People > Shalmaneser V

Shalmaneser V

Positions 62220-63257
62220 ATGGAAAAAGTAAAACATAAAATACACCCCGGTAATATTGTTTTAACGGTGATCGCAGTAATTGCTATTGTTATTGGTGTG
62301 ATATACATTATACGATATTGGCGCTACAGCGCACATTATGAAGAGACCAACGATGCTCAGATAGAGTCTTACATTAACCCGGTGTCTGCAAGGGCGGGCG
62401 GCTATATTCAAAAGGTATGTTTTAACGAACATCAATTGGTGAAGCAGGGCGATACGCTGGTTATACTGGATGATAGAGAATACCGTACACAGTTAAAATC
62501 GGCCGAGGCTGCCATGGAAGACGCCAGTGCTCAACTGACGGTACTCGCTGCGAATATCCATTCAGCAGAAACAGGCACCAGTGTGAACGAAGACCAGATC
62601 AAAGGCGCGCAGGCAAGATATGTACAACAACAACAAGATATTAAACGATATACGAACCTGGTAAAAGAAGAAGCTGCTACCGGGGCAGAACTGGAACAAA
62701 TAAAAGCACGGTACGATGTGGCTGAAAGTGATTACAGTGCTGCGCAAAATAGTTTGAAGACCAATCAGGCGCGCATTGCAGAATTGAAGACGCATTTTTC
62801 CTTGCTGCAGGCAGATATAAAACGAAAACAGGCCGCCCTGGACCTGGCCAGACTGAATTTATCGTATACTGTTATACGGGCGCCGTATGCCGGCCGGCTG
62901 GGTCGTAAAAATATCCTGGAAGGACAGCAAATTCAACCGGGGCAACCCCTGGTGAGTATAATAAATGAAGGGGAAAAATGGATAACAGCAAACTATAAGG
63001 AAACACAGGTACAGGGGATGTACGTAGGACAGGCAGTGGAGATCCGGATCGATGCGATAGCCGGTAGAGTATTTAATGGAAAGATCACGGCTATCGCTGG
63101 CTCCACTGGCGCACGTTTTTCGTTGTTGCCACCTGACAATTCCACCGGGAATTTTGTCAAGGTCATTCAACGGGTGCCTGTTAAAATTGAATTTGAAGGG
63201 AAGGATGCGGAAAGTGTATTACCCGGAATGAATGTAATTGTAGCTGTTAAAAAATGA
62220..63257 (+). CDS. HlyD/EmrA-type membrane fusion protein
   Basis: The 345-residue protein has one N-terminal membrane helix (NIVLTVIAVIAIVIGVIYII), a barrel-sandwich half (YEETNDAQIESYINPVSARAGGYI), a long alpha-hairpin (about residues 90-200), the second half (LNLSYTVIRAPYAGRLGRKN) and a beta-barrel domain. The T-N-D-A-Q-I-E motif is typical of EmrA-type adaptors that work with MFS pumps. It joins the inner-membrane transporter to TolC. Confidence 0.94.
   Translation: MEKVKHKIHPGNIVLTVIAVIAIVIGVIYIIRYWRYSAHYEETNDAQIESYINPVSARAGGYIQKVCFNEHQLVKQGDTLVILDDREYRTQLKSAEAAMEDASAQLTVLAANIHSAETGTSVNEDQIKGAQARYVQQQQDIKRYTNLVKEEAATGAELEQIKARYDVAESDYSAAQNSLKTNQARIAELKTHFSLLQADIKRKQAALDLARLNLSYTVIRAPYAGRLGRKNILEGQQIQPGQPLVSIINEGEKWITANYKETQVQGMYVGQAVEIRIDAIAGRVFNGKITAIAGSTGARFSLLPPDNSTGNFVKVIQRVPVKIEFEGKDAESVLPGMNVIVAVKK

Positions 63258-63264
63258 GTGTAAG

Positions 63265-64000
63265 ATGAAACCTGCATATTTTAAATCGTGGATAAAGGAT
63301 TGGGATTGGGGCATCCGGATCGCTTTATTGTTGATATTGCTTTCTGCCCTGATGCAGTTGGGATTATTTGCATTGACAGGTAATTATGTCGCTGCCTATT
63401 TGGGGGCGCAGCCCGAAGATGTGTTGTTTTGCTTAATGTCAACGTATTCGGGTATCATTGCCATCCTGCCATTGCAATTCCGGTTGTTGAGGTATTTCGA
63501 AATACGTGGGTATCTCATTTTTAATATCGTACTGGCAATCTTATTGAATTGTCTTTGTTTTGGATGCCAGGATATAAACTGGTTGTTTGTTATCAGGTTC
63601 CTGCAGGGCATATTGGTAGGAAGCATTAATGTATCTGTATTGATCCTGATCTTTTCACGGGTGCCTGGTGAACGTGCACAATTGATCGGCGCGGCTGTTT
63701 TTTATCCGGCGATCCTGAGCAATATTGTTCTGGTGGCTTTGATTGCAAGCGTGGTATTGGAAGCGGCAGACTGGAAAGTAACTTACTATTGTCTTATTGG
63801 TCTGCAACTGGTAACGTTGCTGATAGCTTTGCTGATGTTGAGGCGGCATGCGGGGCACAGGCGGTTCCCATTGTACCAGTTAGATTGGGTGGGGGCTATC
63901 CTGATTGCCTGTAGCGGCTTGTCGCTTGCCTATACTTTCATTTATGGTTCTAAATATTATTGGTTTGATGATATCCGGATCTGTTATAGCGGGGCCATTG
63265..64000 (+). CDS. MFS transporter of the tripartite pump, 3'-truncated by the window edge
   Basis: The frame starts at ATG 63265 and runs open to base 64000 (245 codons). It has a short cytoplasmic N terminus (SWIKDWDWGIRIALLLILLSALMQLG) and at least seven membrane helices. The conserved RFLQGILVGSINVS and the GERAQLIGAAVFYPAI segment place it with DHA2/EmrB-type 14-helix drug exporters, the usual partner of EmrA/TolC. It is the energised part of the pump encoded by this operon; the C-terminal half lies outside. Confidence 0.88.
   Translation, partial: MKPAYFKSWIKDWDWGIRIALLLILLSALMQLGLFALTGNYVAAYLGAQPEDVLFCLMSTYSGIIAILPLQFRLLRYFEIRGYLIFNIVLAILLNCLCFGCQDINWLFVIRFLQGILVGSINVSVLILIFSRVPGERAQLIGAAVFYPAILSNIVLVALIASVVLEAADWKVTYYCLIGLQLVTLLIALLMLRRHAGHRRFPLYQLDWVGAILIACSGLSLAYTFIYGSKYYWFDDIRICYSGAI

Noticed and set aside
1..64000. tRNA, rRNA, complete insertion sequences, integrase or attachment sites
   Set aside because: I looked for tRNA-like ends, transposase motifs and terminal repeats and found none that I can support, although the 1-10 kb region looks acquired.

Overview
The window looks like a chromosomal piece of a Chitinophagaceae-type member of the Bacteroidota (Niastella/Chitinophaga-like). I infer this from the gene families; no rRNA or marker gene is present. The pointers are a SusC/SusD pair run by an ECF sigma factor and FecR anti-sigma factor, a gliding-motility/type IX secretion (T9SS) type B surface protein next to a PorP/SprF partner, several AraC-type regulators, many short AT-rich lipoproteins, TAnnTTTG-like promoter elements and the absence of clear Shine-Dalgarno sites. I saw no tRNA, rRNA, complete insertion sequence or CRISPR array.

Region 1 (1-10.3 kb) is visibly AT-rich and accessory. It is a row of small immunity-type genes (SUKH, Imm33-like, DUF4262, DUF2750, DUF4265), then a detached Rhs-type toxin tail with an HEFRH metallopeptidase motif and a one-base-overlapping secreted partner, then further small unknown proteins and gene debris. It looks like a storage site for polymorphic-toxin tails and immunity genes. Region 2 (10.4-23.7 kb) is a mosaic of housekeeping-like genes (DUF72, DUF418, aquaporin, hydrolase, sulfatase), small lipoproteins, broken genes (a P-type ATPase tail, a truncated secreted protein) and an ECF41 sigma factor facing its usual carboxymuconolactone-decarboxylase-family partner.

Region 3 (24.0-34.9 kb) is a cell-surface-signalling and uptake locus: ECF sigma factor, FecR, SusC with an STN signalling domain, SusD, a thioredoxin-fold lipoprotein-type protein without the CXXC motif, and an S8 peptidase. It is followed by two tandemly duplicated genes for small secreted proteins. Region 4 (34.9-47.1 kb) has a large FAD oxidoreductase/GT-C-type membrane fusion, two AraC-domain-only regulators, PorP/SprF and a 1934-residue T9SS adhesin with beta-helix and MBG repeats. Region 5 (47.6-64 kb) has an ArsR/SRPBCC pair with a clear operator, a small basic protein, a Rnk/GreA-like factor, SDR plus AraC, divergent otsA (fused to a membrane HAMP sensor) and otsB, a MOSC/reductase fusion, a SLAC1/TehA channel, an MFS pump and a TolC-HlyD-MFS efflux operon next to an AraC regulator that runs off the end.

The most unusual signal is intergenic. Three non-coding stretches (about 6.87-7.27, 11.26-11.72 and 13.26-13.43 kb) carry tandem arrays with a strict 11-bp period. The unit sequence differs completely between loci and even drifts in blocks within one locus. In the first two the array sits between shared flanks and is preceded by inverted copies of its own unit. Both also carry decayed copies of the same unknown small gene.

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Shalmaneser V from Promptuarii Iconum Insigniorum (Guillaume Rouillé, 1553)Shalmaneser V (Akkadian: Šulmanu-ašarid; Hebrew: שַׁלְמַנְאֶסֶר, Modern Shalman'eser, Tiberian Šalmanʼéser; Greek: Σαλαμανασσαρ Salamanassar; Latin: Salmanasar) was king of Assyria from 727 to 722 BC. He first appears as governor of Zimirra in Phoenicia in the reign of his father, Tiglath-Pileser III. Evidence pertaining to his reign is scarce.On the death of Tiglath-Pileser, he succeeded to the throne of Assyria on the 25th day of Tebet 727 BC,[1] and changed his original name of Ululayu to the Akkadian name he is known by. While it has been suggested that he continued to use Ululayu for his throne name as king of Babylonia, this has not been found in any authentic official sources.[2]The name Shalmaneser is used for him in the Bible,[3] which attributes to him the final conquest of the kingdom of Samaria (Israel) and the deportation of Israelites. According to 2 Kings, chapters 17-18, Shalmaneser accused Hoshea, King of Israel, of conspiring against him by sending messages to Pharaoh Osorkon IV of Egypt, and captured him. Indeed, the Egyptians attempted to gain a foothold in Israel, then held largely by Assyria's vassal kings, by stirring them to revolt against Assyria and lending them some military support.[4] After three years of siege he took the city of Samaria. The populations he deported to various lands of the empire, (together with ones deported about ten years earlier by Tiglath-Pileser III) are known as the "Ten Lost Tribes" of Israel. The populations he settled in Samaria instead form, according to a commentary in the Bible, the origin of Samaritans. Shalmaneser died in the same year, 722 BC, and it is possible that the population exchanges were done by his successor Sargon II.In the book of Tobit, chapter 1, the exiled Tobit is shown finding favor in Shalmaneser's court, only to lose influence under Sennacherib.Notes[edit]Jump up ^ Public Domain Sayce, Archibald Henry (1911). "Shalmaneser". In Chisholm, Hugh. Encyclopædia Britannica. 24 (11th ed.). Cambridge University Press. p. 798.Jump up ^ G. Frame, Babylonia 689-627 B.C., p. 303-304.Jump up ^ As seen in 2Kings 17:3 and 2Kings 18:9Jump up ^ Roux, Georges (1992). Ancient Iraq (Third ed.). Penguin. pp. 310–312. ISBN 9780140125238.Preceded byTiglath-Pileser IIIKing of Assyria727 – 722 BCSucceeded bySargon IIKing of Babylon727 – 722 BCSucceeded byMarduk-apal-iddina II
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